«Tara is our vision of the future. She doesn’t come with the baggage of a human travel agent,» he continues. «And more importantly, she’s 24×7. Even customer support — our training models are so strong that we’re in a position where we can automate our customer support to 70-80 percent. The possibilities are limitless really.»

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And there’s a case to be made still for travel agents. ‘If you want to today book a trip from Mumbai, six days in Egypt, four days in Madrid, and back, you cannot do that online,» says Varun Gupta, CEO of travel company Goomo. «You need to talk to a travel agent because the number of moving parts you have to manage is… you can disaggregate and buy the different parts online, but it will almost always be more expensive.»

«Also, sometimes people want assistance. India has roughly 20 million outbound departures every year, and 60-65 million passport holders,» adds Gupta. «For a lot of people, going from Ludhiana to Ooty is like going to a place that’s unfamiliar, and they want advice. Then they’ll go to Dubai, Singapore, Thailand, and they’re not sure — when I land there, will I get a taxi, is it safe, is it the right location, are these the right things to see? If you have the time and the intelligence, you can probably figure it out online, but for me, as I’m getting older, it’s sometimes better to ask someone.»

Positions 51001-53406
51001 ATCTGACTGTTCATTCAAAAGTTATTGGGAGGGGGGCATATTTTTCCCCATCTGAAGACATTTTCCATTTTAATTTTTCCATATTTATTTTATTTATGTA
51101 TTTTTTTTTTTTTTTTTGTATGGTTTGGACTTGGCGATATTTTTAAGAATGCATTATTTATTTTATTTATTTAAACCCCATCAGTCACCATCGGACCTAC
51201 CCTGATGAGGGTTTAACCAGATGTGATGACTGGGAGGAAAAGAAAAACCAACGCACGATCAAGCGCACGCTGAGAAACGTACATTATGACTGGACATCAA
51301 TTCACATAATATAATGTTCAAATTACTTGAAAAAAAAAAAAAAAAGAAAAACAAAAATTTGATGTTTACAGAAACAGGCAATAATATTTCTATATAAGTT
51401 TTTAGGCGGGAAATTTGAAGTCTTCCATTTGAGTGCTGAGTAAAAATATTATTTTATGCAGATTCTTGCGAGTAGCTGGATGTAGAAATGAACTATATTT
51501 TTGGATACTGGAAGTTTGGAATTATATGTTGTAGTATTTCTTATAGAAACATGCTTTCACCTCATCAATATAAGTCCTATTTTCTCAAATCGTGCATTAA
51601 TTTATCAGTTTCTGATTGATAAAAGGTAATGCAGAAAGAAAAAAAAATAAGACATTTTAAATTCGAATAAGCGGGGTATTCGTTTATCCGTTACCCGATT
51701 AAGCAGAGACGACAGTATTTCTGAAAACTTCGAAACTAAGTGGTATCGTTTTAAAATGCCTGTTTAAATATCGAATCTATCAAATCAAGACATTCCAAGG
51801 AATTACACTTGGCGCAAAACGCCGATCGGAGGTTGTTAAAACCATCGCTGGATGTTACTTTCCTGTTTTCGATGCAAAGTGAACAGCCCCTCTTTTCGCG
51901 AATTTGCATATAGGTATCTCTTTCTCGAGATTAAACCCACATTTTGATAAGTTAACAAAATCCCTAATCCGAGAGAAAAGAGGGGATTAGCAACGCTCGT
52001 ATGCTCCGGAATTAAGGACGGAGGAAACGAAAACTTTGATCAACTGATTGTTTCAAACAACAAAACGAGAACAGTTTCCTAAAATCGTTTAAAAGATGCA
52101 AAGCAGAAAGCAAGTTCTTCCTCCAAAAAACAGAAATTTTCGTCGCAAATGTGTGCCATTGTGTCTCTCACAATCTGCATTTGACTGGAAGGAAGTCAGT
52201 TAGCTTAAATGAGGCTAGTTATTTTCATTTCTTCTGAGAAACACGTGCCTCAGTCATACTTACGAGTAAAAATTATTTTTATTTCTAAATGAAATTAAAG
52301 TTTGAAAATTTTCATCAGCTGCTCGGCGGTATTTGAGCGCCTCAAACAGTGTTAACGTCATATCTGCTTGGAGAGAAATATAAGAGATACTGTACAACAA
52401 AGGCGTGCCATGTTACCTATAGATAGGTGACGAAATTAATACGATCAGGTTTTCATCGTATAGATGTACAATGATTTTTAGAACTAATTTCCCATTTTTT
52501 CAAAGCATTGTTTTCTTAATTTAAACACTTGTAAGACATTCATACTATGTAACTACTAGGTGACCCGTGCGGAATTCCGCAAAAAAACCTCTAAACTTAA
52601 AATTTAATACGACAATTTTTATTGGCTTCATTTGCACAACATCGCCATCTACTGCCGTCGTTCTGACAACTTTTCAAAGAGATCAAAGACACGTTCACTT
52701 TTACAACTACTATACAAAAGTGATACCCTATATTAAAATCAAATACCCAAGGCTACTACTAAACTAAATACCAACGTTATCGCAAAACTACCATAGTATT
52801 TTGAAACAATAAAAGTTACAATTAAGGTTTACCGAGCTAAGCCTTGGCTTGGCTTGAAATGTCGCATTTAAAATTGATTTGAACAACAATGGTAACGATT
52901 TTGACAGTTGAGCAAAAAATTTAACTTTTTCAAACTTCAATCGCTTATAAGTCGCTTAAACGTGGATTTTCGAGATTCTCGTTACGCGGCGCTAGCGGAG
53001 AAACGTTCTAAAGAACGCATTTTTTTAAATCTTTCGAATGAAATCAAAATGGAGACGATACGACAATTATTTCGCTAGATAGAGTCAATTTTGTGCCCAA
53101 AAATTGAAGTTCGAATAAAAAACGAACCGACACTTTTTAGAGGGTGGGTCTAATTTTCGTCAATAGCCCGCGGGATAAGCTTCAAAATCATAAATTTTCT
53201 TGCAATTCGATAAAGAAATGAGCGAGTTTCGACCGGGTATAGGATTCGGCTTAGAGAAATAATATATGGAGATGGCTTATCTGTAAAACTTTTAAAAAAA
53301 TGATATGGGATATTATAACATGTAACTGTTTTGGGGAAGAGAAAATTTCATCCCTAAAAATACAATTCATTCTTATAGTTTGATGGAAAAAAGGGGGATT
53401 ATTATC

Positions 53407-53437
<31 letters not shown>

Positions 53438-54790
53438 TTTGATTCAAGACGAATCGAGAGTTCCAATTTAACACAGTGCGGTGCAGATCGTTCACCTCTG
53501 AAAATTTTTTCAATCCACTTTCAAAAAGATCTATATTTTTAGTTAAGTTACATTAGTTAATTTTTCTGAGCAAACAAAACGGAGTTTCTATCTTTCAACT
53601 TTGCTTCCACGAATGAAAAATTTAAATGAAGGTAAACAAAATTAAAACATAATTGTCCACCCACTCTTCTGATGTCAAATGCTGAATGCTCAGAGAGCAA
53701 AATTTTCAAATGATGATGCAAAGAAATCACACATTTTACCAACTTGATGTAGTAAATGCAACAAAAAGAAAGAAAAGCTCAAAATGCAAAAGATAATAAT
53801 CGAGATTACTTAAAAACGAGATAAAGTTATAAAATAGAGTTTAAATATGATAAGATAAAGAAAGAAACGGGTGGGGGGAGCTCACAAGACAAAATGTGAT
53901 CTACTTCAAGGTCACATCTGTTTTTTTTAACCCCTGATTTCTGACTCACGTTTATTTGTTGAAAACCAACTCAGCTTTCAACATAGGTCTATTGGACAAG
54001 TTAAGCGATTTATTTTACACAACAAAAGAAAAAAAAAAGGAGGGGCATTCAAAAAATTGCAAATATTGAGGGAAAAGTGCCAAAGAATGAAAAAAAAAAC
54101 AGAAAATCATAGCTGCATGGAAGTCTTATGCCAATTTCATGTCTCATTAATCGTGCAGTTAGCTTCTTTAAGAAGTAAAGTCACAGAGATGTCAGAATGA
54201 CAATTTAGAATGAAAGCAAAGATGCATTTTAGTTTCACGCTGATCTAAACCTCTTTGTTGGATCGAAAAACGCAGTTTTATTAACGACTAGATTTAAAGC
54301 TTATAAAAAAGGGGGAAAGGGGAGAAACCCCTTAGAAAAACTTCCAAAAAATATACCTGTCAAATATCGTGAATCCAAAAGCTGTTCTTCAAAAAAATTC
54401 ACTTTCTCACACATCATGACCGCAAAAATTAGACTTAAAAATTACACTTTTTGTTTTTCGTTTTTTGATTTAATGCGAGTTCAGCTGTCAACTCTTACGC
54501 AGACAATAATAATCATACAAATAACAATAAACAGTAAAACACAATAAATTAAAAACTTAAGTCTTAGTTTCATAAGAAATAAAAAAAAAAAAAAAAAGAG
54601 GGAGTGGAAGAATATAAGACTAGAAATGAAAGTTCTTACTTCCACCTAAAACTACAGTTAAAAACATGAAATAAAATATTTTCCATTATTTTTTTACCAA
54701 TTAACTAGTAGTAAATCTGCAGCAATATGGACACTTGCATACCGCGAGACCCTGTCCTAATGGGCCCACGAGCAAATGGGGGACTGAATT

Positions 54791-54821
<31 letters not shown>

The ultimate goal for Ixigo is to have the AI reach a stage where you don’t need to research options anywhere else. «Imagine a scenario where if you were planning a trip and had to book a hotel, spent a week doing the research and reading up on trip advisor and asking your friends; and in the other universe the system recommended a hotel and it was the same — that is the holy grail,» says Kumar.

Of course, there’s a question about the kind of privacy trade-offs are involved in making something like this genuinely useful, but Kumar believes it’s not a challenge. «People will give away their data, as long as you’re offering a great product that will actually help them.»